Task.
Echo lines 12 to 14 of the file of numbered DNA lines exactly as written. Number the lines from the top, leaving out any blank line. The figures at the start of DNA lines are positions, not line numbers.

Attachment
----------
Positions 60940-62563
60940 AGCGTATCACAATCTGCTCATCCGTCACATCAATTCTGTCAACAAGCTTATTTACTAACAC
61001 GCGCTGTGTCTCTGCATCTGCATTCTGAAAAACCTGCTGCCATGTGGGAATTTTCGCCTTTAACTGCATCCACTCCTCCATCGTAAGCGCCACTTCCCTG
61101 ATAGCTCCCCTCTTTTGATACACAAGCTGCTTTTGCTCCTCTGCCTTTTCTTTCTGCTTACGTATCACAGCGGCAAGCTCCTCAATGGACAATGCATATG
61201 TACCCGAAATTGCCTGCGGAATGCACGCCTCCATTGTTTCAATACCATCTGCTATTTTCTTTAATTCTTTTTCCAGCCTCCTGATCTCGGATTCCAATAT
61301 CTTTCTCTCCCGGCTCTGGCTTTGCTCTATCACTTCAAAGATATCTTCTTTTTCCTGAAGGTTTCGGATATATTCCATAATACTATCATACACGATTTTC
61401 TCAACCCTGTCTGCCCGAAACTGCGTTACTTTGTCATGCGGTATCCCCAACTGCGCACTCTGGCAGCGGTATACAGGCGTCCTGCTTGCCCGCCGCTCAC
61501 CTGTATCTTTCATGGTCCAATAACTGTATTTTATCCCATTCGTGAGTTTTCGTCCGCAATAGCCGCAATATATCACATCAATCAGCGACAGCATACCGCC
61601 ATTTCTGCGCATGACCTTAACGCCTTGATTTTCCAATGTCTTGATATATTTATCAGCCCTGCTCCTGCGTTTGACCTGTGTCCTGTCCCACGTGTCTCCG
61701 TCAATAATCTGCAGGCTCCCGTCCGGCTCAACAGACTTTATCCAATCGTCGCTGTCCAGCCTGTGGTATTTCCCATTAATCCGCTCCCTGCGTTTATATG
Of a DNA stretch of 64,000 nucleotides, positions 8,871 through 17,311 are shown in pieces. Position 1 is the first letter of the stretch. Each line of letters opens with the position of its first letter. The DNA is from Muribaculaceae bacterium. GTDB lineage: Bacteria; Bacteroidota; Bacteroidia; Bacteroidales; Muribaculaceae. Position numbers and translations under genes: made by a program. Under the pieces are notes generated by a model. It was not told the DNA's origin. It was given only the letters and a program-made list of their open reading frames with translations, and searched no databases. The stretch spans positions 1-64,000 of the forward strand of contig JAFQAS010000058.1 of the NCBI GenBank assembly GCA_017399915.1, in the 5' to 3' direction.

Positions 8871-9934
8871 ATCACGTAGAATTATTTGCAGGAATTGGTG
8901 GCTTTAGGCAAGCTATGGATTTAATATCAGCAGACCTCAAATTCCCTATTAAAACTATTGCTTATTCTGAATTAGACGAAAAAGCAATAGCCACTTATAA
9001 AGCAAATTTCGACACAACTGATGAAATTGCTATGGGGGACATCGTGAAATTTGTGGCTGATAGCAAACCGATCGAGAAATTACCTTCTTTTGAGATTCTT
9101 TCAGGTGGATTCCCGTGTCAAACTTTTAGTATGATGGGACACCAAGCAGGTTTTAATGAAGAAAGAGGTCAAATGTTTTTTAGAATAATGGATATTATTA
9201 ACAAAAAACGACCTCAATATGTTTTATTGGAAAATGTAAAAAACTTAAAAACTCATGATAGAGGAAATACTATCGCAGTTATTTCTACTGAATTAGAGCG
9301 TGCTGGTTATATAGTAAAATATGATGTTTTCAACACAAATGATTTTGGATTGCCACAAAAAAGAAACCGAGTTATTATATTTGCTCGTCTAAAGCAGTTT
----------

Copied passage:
Positions 8871-9934
8871 ATCACGTAGAATTATTTGCAGGAATTGGTG
8901 GCTTTAGGCAAGCTATGGATTTAATATCAGCAGACCTCAAATTCCCTATTAAAACTATTGCTTATTCTGAATTAGACGAAAAAGCAATAGCCACTTATAA